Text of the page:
Dare To Do Docs


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Dare To Do Docs

  1. 1. Dare to do Documents
  2. 2. What are gov docs? <ul><li>Government Publication means “information matter which is published as an individual document at Government expense, or as required by law.” </li></ul><ul><li>44 U.S.C. 1901 </li></ul>
  3. 3. What kind of information do Governments produce? <ul><li>Bills, laws </li></ul><ul><li>Reports, studies </li></ul><ul><li>Maps </li></ul><ul><li>Statistics </li></ul><ul><li>Data </li></ul>
  4. 4. What kinds of governments? <ul><li>Intergovernmental organizations (e.g. UN) </li></ul><ul><ul><li>National/Federal (e.g.USA) </li></ul></ul><ul><ul><ul><li>State (e.g. Michigan) </li></ul></ul></ul><ul><ul><ul><ul><li>Municipal (e.g. Ann Arbor) </li></ul></ul></ul></ul><ul><li>Non Governmental Organizations (NGOs)? </li></ul>
  5. 5. Looking for gov info…where to start? <ul><li>GPO Access </li></ul><ul><ul><li>http://www.gpoaccess.gov/ </li></ul></ul><ul><li>USA.gov </li></ul><ul><li>Google US Government </li></ul><ul><ul><li>http://www.google.com/ig/usgov </li></ul></ul><ul><li>Mirlyn </li></ul><ul><li>LexisNexis (Congressional, Academic etc.) </li></ul>
  6. 6. Overview of how Government works <ul><li>Ben’s Guide to Government </li></ul><ul><ul><li>http://bensguide.gpo.gov </li></ul></ul><ul><li>U.S. Government Manual </li></ul><ul><ul><li>http://www.gpoaccess.gov/gmanual/index.html </li></ul></ul>
  7. 7. Researching Legislation <ul><li>Look for as congressional publications </li></ul><ul><ul><li>Bills/resolutions </li></ul></ul><ul><ul><li>Committee hearings </li></ul></ul><ul><ul><li>Committee prints </li></ul></ul><ul><ul><li>Committee reports </li></ul></ul><ul><ul><li>Floor debates (Congressional Record) </li></ul></ul>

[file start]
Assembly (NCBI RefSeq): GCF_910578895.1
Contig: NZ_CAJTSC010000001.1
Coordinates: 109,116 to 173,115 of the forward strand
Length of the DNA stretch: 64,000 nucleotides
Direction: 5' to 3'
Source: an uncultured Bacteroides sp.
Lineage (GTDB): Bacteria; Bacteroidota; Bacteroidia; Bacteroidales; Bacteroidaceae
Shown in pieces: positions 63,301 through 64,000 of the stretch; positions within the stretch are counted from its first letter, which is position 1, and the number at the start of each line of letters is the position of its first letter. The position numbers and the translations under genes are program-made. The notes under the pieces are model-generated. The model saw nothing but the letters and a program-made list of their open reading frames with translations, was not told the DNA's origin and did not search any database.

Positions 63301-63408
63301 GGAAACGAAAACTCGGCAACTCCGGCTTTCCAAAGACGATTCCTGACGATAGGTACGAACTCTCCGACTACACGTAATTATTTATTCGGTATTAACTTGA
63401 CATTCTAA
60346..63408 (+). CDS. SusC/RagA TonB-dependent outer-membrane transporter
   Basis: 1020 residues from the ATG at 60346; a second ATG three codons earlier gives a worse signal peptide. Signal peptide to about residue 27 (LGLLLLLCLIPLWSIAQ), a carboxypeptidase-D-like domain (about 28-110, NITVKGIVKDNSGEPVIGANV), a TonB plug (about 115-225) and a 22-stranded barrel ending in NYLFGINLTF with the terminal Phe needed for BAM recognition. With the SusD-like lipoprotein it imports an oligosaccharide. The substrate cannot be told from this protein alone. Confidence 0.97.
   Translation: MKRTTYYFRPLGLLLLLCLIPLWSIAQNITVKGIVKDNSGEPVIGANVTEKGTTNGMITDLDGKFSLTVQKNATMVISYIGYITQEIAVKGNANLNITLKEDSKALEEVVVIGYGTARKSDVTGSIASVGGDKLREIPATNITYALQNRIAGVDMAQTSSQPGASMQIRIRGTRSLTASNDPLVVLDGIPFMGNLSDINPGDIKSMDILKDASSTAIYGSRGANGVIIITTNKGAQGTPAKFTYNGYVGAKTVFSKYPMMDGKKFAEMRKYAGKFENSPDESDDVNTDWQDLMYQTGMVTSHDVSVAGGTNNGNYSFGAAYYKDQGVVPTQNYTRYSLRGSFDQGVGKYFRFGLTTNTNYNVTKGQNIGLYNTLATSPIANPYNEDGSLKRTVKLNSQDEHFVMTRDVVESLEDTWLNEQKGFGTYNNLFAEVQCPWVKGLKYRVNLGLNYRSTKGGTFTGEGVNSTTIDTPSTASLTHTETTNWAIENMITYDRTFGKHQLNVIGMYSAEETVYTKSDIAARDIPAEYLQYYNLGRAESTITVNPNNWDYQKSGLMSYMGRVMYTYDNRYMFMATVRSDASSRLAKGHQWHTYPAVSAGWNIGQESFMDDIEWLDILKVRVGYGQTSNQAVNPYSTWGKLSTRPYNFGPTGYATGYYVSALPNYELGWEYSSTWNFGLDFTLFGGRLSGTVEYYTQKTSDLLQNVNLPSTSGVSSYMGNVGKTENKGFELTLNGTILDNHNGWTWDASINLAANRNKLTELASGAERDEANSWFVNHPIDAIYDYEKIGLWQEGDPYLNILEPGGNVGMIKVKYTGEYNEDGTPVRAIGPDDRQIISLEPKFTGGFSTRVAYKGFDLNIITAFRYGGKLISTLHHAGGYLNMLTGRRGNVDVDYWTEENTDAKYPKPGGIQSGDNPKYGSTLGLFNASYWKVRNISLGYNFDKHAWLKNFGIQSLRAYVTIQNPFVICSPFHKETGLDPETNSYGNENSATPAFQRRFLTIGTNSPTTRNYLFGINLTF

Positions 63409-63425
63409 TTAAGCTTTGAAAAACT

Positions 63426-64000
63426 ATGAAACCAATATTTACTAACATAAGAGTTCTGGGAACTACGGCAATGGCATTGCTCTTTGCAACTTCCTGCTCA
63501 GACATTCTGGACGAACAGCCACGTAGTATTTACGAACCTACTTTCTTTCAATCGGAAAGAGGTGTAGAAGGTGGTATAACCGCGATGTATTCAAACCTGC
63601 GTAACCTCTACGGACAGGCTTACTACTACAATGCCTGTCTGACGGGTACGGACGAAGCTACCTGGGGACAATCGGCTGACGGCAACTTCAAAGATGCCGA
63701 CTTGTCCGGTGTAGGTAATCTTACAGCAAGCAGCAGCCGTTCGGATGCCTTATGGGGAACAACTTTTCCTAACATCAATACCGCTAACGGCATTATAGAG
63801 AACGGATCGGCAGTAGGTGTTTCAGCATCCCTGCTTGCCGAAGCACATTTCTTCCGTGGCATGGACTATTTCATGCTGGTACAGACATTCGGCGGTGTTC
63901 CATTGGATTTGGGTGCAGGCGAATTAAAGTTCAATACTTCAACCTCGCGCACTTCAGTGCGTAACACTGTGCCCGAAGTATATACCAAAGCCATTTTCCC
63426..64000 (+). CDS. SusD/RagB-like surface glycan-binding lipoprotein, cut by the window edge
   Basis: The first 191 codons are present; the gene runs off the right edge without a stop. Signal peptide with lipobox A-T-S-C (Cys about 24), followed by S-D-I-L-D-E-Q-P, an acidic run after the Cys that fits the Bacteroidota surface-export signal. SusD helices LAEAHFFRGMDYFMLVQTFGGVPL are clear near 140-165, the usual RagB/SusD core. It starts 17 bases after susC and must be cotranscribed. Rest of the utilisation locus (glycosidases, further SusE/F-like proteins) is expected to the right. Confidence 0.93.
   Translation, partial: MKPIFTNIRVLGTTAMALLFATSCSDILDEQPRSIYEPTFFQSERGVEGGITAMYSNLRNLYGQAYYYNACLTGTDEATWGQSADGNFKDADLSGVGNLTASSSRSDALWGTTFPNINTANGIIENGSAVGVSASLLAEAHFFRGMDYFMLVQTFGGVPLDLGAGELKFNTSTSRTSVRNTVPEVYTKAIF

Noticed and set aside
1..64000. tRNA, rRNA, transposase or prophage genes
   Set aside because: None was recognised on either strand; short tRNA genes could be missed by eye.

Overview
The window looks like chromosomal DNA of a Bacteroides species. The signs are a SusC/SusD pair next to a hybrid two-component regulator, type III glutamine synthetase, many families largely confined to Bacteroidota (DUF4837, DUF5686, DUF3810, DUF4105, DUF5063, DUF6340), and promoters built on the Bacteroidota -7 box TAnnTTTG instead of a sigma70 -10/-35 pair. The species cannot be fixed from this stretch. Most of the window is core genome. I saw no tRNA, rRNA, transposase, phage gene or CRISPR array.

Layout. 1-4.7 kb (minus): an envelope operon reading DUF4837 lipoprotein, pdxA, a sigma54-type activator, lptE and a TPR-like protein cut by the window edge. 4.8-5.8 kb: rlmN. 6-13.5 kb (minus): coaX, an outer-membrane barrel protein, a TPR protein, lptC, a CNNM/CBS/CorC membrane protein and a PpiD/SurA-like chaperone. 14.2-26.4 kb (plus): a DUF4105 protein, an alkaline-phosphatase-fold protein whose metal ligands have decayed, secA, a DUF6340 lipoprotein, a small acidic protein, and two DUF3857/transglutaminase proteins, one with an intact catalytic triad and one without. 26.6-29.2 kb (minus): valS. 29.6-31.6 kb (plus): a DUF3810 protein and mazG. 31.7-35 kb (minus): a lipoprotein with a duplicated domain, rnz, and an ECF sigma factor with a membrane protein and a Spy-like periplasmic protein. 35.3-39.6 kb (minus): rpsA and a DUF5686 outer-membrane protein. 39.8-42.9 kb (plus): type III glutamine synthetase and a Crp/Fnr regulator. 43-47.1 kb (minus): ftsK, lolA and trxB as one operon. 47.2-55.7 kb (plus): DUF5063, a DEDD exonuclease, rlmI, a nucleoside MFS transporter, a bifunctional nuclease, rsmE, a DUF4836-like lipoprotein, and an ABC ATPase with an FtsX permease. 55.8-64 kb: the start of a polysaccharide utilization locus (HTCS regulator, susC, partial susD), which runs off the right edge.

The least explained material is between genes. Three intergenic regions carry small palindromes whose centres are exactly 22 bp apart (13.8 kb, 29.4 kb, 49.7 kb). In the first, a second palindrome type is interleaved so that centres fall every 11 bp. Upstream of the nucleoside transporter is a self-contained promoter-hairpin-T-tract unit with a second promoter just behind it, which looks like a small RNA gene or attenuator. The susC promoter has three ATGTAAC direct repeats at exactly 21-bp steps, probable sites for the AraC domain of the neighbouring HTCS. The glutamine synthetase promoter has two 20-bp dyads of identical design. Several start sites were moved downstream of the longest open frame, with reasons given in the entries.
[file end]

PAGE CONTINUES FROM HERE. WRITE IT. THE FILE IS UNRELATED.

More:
8. 8. Resources for researching legislation <ul><li>Thomas (free) </li></ul><ul><li>LexisNexis Congressional (subscription) </li></ul>
  9. 9. Congressional Voting Records <ul><li>Want to measure Maverick-ness (aka party unity)? </li></ul><ul><ul><li>House and Senate Journals </li></ul></ul><ul><ul><li>CQ Weekly </li></ul></ul><ul><ul><li>CQ Almanac </li></ul></ul><ul><ul><li>CQ Congress Collection Database </li></ul></ul>
  10. 10. Presidential Signing Statements <ul><li>Presidential signing statements: </li></ul><ul><ul><li>Weekly Compilation of Presidential Documents </li></ul></ul><ul><ul><li>http://www. gpoaccess . gov/wcomp/index .html </li></ul></ul><ul><ul><li>Public Papers of the Presidents (books and online thru DLPS) </li></ul></ul><ul><ul><li>whitehouse.gov (recent only) </li></ul></ul>
  11. 11. How Laws are Published <ul><li>Slip Law (like a pamphlet) </li></ul><ul><li>At the end of each session, slip laws are compiled and bound in Statutes at Large (aka Session Laws) </li></ul><ul><li>Eventually statutes get organized by subject in the U.S. Code. </li></ul>